Josh Duggar and the Church’s Hush-Hush Mentality

culture and society

As a new mom, I found Michelle Duggar to be rather inspiring. I bought her book when I had a year-and-a-half old and a newborn, and read it cover to cover. She embodied characteristics that I yearned for — she was organized, gentle, and patient. While I knew the Quiverfull movement was not for me, I respected the sub-culture and longed to run my household like a well-oiled machine. Michelle Duggar seemed like the patron saint of clean homes and obedient children.

I briefly saw a headline claiming allegations, but did not pay attention until Josh Duggar confirmed that he had assaulted minors. The disturbing police report confirms that these were repeated offenses spanning over years, with his sisters as some of the victims. Sometimes when they were asleep, but the police report also outlines one victim’s upsetting description of being assaulted while doing the family laundry.

I kept an eye on my Twitter feed and Facebook feed and kept seeing people quoting the same scripture about not casting stones, excusing him because he was a child, saying that teenagers are naturally sexually curious,  and a call to look for the good in people instead.

Having a discussion about this is not pointing a finger (or casting a stone, as it were) at the Duggars so much as it is addressing the need to break down a systemic issue in the church and church cultures — a community that, despite my frustrations — I still feel a part of.

Josh Duggar and the Church's Hush-Hush Mentality

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A couple notes outlined by the police report and statements from all the Duggars:

+ Josh wasn’t reported to the police. He had a stern talking-to from a state trooper who was a family friend who is currently serving 56 years in prison for child pornography.
+ Josh went away for counseling, but Michelle admitted that he actually went to live with a family friend for three months.
+ Josh’s statement includes the line: “I understood that if I continued down this wrong road that I would end up ruining my life.”

Hiding abuse and somehow wrapping it up in a tidy we-prayed-it-away package is inexcusable. Admittedly, a subjective, baseless, evidence-less statement I’m making right here: The Duggars — as a whole — seem more concerned about Josh’s well being than they do the well being of his victims.

From the Washington Post: “But it’s not so simple to get over sexual violation. Recovery takes years of stops and starts, and forgiveness is not a one-time easy decision, particularly if it’s demanded or expected right away for the sake of peace and putting something shameful behind you.

Often we see in communities of faith that victims are admonished to be grace-like, offering instant forgiveness to their abuser as if it could be dolled out like a trinket or candy. And when someone is pressured to “be like Jesus” and forgive swiftly, often this pressure causes harm.”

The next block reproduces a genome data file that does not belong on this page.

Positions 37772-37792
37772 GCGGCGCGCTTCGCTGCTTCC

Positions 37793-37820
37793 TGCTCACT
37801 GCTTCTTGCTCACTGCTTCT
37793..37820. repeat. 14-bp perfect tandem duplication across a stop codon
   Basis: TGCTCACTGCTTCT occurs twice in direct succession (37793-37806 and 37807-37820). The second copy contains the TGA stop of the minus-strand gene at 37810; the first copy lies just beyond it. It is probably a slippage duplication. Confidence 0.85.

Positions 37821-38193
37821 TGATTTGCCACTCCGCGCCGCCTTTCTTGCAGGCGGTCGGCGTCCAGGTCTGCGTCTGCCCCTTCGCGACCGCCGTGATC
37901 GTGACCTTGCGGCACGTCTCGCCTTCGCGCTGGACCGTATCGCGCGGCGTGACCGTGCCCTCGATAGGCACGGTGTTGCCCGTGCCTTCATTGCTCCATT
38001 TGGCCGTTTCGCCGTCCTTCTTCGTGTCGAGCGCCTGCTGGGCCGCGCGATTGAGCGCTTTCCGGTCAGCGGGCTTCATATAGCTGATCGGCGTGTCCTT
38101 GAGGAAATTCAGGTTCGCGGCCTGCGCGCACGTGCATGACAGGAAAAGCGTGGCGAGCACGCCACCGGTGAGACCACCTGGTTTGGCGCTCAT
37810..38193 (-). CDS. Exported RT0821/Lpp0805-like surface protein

Josh Duggar’s statement about ruining his life is the apex of what makes me feel so awful about this whole situation. The concern is for Josh and his redemption. What about the lives of his victims, who were as young as 8 years old when the abuse started? Despite being confronted by his parents, he continued to assault his sisters. The Duggars failed Josh by not getting him the help he needed and failed the rest of their children by not protecting them. We are failing our society by making excuses for them.

Age is a moot point; the court sentences teenage murderers and rapists and robbers in spades. If Josh Duggar were any other prosecuted teenager, unless he somehow managed to get his record expunged, he would continue to have to register as a sex offender for the rest of his life and get regular visits from Child Protective Services once he started having kids.

My friend Amy wrote: “Compassion is OK. Forgiveness is OK. Even empathy is OK.

But excuses and justification and ignoring horrible things is never OK.

It does not matter what religion or political party or organization a pedophile belongs to. If you care more for a pedophile than you do his victims, or if you find yourself in any way justifying or excusing pedophilia, because of who an offender is or what he believes, you are wrong. Wrong wrong wrong wrong wrong.

The health and safety of children should never take a back seat to power or money or fame or politics or religion.”

“Discussing this is making the church look bad. There are better things to do,” I was chided last night.

Let’s think about the victims for a second. 8 to 12 year olds were forced to live in a house with their multiple-offense abuser. Their home stopped being a safe haven and a source of comfort. They went to bed wondering if their big brother – the role often considered a beacon of safety and protection – would violate them after dark. They spent their days homeschooled next to him, hoping to avoid one-on-one laundry room encounters. Not only did they deal with the heavy emotional burden of incest and abuse, they had no escape from facing it.

Yet the concern is for the fragile reputation of the church.

The church who could be a source of healing and support and empathy if only we didn’t whisper things away.

How many children and teenagers have been chided to forgive an abuser? How many have gone without therapy or support after being abused? How many abusers have failed to get any sort of rehabilitation they need because no one wants a scandal? How many women in a movement whose main tenants include submission to husbands have had that portion of scripture bastardized to mean listen to your husband when he tells you to keep quiet after your children have been violated?

Sad questions and sad answers. Let us stop failing children under the guise of forgiveness and for the sake of perceived church unity.

“Always be shipping.”

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